What if we told you there’s a historical location you can visit that was home to the badass first President of the United States, George Washington, and it has it’s own distillery and gristmill only 3 miles down the road? The best part is that Mount Vernon distillery is still producing George Washington’s original un-aged rye whiskey, and it goes up for sale twice a year. Today, April 4th, is one of those days.
In 1797, Washington’s Scottish farm manager encouraged him to build a whiskey distillery. It became one of the largest in America, producing 11,000 gallons of whiskey in 1799. Washington’s original mash is 60% rye, 35% corn, and 5% malted barley. Also, believe it or not, the seven distillers at Mount Vernon estate still do it all without the help of electricity – the Washington Post notes that they chop their own wood to burn and heat the boilers, which are then filled with water brought in by a water mill from the adjacent pond. They also grind about 4,400 pounds of locally grown grain and manually churn vats of pre-fermented grains known as mash. The whole process takes three weeks.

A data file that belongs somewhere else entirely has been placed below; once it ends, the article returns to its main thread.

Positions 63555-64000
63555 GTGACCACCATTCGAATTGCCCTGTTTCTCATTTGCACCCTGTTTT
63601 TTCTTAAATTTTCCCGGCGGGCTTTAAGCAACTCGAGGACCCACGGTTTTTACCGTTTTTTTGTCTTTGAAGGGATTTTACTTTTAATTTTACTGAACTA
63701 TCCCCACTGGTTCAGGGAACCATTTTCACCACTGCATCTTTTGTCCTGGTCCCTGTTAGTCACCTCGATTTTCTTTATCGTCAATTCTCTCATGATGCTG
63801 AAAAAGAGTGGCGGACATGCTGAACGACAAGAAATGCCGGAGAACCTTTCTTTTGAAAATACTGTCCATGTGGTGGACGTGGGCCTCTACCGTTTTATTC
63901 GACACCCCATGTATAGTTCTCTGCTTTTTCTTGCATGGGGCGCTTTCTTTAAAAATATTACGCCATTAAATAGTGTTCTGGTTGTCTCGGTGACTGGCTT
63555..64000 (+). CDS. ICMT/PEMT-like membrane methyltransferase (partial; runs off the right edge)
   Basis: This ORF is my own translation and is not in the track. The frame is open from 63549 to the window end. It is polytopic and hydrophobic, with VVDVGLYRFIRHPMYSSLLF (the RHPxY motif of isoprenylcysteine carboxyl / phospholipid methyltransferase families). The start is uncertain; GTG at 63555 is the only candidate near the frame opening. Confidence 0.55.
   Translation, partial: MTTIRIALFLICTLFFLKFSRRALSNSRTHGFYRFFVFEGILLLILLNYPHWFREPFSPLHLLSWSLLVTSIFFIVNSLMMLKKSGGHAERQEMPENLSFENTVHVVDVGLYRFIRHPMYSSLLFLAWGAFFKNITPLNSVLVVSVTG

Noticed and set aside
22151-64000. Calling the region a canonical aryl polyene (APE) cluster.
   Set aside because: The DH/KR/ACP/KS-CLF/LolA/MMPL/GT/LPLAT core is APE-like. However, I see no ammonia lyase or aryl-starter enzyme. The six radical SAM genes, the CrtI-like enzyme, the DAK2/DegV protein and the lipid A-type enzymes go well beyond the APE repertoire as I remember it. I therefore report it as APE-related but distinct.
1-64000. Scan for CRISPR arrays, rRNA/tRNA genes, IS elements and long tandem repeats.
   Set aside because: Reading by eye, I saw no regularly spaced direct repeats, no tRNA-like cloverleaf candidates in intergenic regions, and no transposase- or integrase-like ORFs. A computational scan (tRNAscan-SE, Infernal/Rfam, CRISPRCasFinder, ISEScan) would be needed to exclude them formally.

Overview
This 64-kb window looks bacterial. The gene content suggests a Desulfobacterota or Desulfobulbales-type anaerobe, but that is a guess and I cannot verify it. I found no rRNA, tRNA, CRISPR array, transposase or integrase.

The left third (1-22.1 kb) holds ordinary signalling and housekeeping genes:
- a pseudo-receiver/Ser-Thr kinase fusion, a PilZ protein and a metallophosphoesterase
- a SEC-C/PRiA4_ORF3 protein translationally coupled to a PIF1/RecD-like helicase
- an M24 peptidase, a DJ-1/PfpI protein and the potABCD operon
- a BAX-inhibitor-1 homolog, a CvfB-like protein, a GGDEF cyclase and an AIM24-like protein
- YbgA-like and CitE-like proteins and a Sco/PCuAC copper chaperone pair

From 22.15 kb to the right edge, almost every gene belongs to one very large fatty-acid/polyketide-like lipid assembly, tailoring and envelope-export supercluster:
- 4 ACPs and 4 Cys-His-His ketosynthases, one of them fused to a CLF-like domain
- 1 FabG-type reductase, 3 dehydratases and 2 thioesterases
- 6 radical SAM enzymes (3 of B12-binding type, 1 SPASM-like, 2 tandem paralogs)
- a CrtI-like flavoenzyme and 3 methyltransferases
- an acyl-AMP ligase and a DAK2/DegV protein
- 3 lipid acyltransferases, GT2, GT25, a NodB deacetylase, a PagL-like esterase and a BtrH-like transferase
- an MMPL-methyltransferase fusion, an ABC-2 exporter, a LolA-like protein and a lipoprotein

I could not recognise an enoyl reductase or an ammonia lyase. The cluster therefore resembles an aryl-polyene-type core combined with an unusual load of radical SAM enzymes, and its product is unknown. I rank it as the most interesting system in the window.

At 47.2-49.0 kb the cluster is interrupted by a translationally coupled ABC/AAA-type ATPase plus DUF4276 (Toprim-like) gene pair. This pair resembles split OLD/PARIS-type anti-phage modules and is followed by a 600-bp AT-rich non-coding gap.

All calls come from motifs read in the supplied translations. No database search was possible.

As for those seven distillers, most of them are historians or tour guides at Mount Vernon, but their fearless leader is no amateur; the distilling team is led by Dave Pickerell, former Maker’s Mark master distiller. He’s been there since 2009 when they started distilling again (it was only fixed up and re-opened in 2007).
You can visit Mount Vernon’s Distillery and Gristmill daily April 1 – October 31, from 10 a.m. to 5 p.m. They even have costumed interpreters at the distillery to talk to you about 18th-century fermentation and distilling techniques and to demonstrate how the boiler, mash tubs, and copper pot stills function.
So, what’s the damage for a bottle of George’s finest whiskey? It’s $95, but don’t start counting your pennies yet – this year’s waiting list is 4,000 people deep. The demand grows after every batch, so make sure to add your name to the list if you’re interested. If you live near Mount Vernon, or will be in the area of Alexandria, Virginia today, they do reserve a certain amount of bottles for their gift shop and those will hit the shelves at 10 this morning.